Testosterone Boosting Foods – Get to grips with your health
15 Best Testosterone Boosting Foods
Author: Nicola Joyce is a fitness writer with many of her own personal fitness accolades which include swimming the English Channel twice and also picking up some natural bodybuilding titles too.
As a result Nicola knows a thing or two about training and nutrition.
What is the list of the best healthy foods to naturally boost your testosterone levels?
Testosterone is a natural hormone that is produced by our bodies (yes, women too!).
Men have much higher levels of testosterone, but both men and women can experience a decline in natural test levels due to ageing, illness, or poor body composition.
Testosterone is important for so many elements of healthy living.
It plays a key role in feeling energized and having strong emotional health.
Yet, it’s also a key player in the production of muscle mass (and the protection of the muscle you’ve already got), bone health, hair and skin growth, and even your ability to sleep well.
If you’re experiencing low testosterone (also known as hypogonadism), there’s a lot you can do in terms of lifestyle, healthy habits, exercise, and diet.
So what are the best foods for boosting testosterone? And, are there any foods you should avoid if your test levels are low?
Nutrients For Boosting Testosterone
The key nutrients you should look for are zinc and Vitamin D.
It’s pretty difficult to get sufficient Vitamin D from food alone, so make sure you supplement every day with a good quality Vitamin D supplement.
If you live in a part of the world that is subject to less sunshine, it is imperative that you supplement with vitamin D3.
Even the government in England advises that its citizens ensure they have enough D3 in their diet to maintain a healthy lifestyle. You can read more about that, here.
Not only that, researchers who have been studying the oldest found full human skeleton in the UK believe that skin color has changed from a darker hue to the pale skin often associated with British nationals due to a lack of sunshine.
There was a piece written about this topic of interest, here.
Testosterone Boosting Foods
Egg yolks are a good source of Vitamin D, and don’t worry about the cholesterol – it’s a good thing.
Cholesterol is a direct precursor of testosterone.
One egg only has around 6g fats, and those fatty acids are present in a perfect ratio for test production (38% saturated, 44% monounsaturated, 18% polyunsaturated fats).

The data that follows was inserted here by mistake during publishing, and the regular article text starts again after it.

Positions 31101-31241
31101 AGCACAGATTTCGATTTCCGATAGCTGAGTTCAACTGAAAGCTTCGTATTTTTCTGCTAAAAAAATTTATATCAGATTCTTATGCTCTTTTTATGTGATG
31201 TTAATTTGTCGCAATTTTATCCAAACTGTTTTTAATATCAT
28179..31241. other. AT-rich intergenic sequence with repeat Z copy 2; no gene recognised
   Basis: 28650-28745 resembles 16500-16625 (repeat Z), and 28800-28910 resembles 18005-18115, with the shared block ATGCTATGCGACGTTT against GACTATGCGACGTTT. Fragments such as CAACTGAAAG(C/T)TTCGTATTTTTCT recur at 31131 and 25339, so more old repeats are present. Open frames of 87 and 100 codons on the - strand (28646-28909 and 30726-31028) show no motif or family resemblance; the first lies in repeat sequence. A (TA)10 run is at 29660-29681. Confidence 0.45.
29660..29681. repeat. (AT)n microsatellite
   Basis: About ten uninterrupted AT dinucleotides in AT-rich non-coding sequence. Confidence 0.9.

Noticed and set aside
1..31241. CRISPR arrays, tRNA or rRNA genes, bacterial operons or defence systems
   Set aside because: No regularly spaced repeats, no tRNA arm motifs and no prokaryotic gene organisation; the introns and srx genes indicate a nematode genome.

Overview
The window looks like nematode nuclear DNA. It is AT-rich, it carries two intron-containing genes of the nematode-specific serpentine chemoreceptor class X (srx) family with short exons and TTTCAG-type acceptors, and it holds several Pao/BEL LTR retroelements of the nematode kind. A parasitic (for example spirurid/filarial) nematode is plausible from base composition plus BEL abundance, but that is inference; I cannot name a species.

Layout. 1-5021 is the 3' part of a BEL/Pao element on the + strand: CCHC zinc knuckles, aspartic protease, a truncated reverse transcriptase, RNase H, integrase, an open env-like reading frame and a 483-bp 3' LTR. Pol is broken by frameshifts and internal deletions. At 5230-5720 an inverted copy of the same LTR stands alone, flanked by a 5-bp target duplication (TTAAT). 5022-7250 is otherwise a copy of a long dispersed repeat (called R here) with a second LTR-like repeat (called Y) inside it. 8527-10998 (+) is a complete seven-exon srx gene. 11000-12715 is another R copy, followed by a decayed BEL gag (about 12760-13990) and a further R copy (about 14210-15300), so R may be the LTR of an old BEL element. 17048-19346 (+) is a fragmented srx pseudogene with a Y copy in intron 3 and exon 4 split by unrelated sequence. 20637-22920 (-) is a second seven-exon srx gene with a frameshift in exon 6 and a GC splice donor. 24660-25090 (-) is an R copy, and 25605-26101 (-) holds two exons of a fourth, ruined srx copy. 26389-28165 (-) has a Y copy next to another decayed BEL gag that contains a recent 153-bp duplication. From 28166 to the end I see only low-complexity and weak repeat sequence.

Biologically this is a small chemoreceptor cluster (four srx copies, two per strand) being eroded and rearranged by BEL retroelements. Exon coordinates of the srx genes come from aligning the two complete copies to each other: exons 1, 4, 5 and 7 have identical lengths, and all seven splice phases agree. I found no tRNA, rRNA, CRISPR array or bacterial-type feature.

Eggs are a complete protein food, containing a practically perfect balance of amino acids and nearly all vitamins – ideal for a test boosting diet plan.
All kinds of lean red meat, from steak and venison, to beef mince and even beef jerky, are good to eat if you’re worried about low testosterone.
Choose leaner cuts of steak, and mince with less than 5% fat (to avoid unnecessary calories, which could lead to weight gain – another threat to test levels!).
Red meat, wild meat and game meat has a great amino acid balance, and healthy levels of saturated fats (linked to increases in testosterone production).
Eat lean steak, quality minced red meat, and choose jerky and biltong as a great snack idea.
Fish is a great source of dietary Vitamin D.
Some fish is better than others: good choices include tuna, salmon, sardines and other oily fish.
Fish is very high in protein, zero carb, and either low fat (in the case of white fish) or a good source of healthy omega 3 fatty acids. And yes tinned is fine too – it doesn’t have to be fresh fillets!
There’s a reason oysters are associated with romantic dinners – they really can support your libido and sexual prowess.
Oysters are packed with zinc, another important nutrient for testosterone production, as well as other micronutrients like Vitamin D, magnesium, selenium, and copper.
Oysters are also a source of the less-available amino acids, including D-aspartic acid).
Oysters aren’t the only seafood you should eat if you want to boost your test levels. Lobster and crab meat are also great sources of zinc.
Good for your heart… and your hormones.
All kinds of beans and legumes are great for testosterone levels.
Beans are low fat, full of protein, and a great source of fiber, plus a good source of that all-important zinc and Vitamin D.
Red grapes contain resveratrol which can raise your test levels and improve your fertility (useful to know if you want to increase your family!).